5 million people fully vaccinated in the Czech Republic since the end of 2020

In total, about 47 percent of the population has completed vaccination, far short of the 85 percent needed for herd immunity.

Raymond Johnston

Written by Raymond Johnston Published on 06.08.2021 12:31:00 (updated on 06.08.2021) Reading time: 3 minutes

Over 5 million people have been fully vaccinated in the Czech Republic since Dec. 27, 2020, when vaccination began, according to the latest figures from the Czech Health Ministry.

The exact figure is 5,008,072. The Czech Republic has a population of 10.65 million, so that comes to 46.82 percent, including children under 12 who are not eligible for vaccination. People who received their final dose in the last two weeks still have to wait for the vaccine to become fully effective.

The Czech Republic lags slightly behind the European Union average in the vaccination. Even with 5 million fully vaccinated, it ranks the 16th of the 27 countries in the EU. Malta is in first place, with 74 percent of its population fully vaccinated. Among larger EU countries, Spain leads with 58.3 percent of its population fully vaccinated, followed by Italy with 54.4 percent, France with 52.9 percent, and Germany with 52.2 percent, according to figures complied by news agency AFP. Romania and Bulgaria had the lowest percentages.

Czech Health Minister Adam Vojtěch, though, has previously said that 85 percent of the population needs to be vaccinated for herd or collective immunity to be created due to the new Delta variant of coronavirus.

Some 50,413 doses were given out on Aug. 5, and of those, 38,333 were either second doses or the single-dose Janssen vaccine from Johnson & Johnson.

The number of fully vaccinated people includes 4,856,685 who have had two doses of Pfizer/BioNTech, Moderna, or AstraZeneca, and 151,400 who have had the Janssen vaccine. This adds up to 5,008,085. There was no explanation for the slight discrepancy of 12 people.

People line up for vaccination at Westfield Chodov mall. (Photo: Facebook)
People line up for vaccination at Westfield Chodov mall. (Photo: Facebook)

In total, 10,574,261 vaccine doses have been given out since vaccination began in the Czech Republic, with 5.6 million first doses and 4.9 million second doses. The most popular vaccine by far is Pfizer/BioNTech, also called Comirnaty, which accounts for 82.3 percent of vaccinations. Ir is followed by AstraZeneca’s Vaxzevria at 8.16 percent, and Moderna’s Spikevax at 8.15 percent.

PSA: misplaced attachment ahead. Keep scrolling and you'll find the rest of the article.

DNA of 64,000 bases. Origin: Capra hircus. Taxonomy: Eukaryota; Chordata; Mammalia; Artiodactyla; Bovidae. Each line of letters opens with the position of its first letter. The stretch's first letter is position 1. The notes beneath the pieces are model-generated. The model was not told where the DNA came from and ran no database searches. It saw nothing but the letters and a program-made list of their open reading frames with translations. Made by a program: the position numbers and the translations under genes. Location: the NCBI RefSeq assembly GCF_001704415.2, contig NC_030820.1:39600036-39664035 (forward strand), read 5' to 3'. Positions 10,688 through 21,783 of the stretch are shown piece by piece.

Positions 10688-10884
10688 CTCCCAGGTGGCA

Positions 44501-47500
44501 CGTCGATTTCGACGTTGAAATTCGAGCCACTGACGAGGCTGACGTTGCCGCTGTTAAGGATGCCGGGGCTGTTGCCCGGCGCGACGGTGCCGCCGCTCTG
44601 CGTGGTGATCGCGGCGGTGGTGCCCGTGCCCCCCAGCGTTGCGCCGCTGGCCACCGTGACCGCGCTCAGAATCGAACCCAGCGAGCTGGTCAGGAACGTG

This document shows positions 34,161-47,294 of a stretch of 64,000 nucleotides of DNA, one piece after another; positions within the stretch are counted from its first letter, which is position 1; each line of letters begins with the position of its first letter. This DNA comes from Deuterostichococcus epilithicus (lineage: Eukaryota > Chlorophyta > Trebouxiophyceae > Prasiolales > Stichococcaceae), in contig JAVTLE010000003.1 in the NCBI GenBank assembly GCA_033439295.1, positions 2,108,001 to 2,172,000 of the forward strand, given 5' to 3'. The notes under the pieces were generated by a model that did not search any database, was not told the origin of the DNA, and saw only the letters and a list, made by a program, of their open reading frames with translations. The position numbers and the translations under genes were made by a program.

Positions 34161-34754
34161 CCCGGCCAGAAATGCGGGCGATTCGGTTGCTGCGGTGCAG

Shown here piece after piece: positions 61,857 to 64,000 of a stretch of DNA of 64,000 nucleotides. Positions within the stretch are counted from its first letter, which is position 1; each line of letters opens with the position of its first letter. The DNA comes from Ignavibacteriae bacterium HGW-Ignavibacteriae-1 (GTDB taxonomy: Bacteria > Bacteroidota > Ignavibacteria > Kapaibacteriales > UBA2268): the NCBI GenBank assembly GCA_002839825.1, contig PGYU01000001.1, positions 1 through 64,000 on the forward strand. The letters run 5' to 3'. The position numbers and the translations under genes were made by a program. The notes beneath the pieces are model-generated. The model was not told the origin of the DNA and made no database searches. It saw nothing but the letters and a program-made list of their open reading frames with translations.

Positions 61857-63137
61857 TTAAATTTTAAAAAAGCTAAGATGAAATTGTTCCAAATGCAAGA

The single-shot Janssen vaccine is only at 1.43 percent, but it is proving very popular with people coming for walk-in vaccinations when they are given a choice. The recipient can get a certificate stating they are fully vaccinated in just two weeks, while there is at least five weeks to get a certificate with the other vaccines due to a minimum 21 day wait for the second shot and then two weeks for it to become fully effective.

Vaccination center at O2 universum. (Photo: Raymond Johnston)
Vaccination center at O2 universum. (Photo: Raymond Johnston)

So far, these are the only four vaccines approved for use in the European Union, though the EU has now ordered 100 million doses from the US company Novavax, with the option to buy 100 million more. The Novovax vaccine awaiting final approval from the European Medicines Agency (EMA).

Prague is on top of the vaccination campaign with almost 1.9 million doses in total. Over 1 million doses have also been applied in the South Moravia, Central Bohemia, and Moravia-Silesia regions. By contrast, just under 283,000 doses have been applied in the Karlovy Vary region, the least populated of Czech regions.

The daily number of vaccinations nationwide has been dropping, and has not topped the target of 100,000 per day since July 7. It recently has often been about half of that. The target was first reached May 20, with 100,547,and the peak so far was on June 10 with 121,375.

Vaccination in the Czech Republic began Dec. 27, 2020, with Prime Minister Andrej Babiš and and war veteran Emilie Řepíková among the first to get the Pfizer/BioNTech vaccine, which was the only one approved for use in Europe at the time.

Due to short supplies of vaccine, doses were first offered to hospital staff and emergency workers who were dealing with Covid patients directly, and to people over 80 who were at the highest risk of dying from the disease. It was then rolled out to teachers and to successively younger groups of people as more vaccine became available.

Prague's new vaccination bus. (Photo: Raymond Johnston(
Prague's new vaccination bus. (Photo: Raymond Johnston(

The last group it became available to was children 12 and over as of July 1, 2021. There was an issue though for residents with private insurance, who could not get vaccinated until the middle of June, and had to pay on the spot.

Both the Czech Republic and Prague administration have been stepping up efforts to get more people to become vaccinated. Centers that take people without prior registration began to open as of July 12, and Prague City Hall started a vaccination bus at the end of July, and also has a mobile station to vaccinate the homeless.

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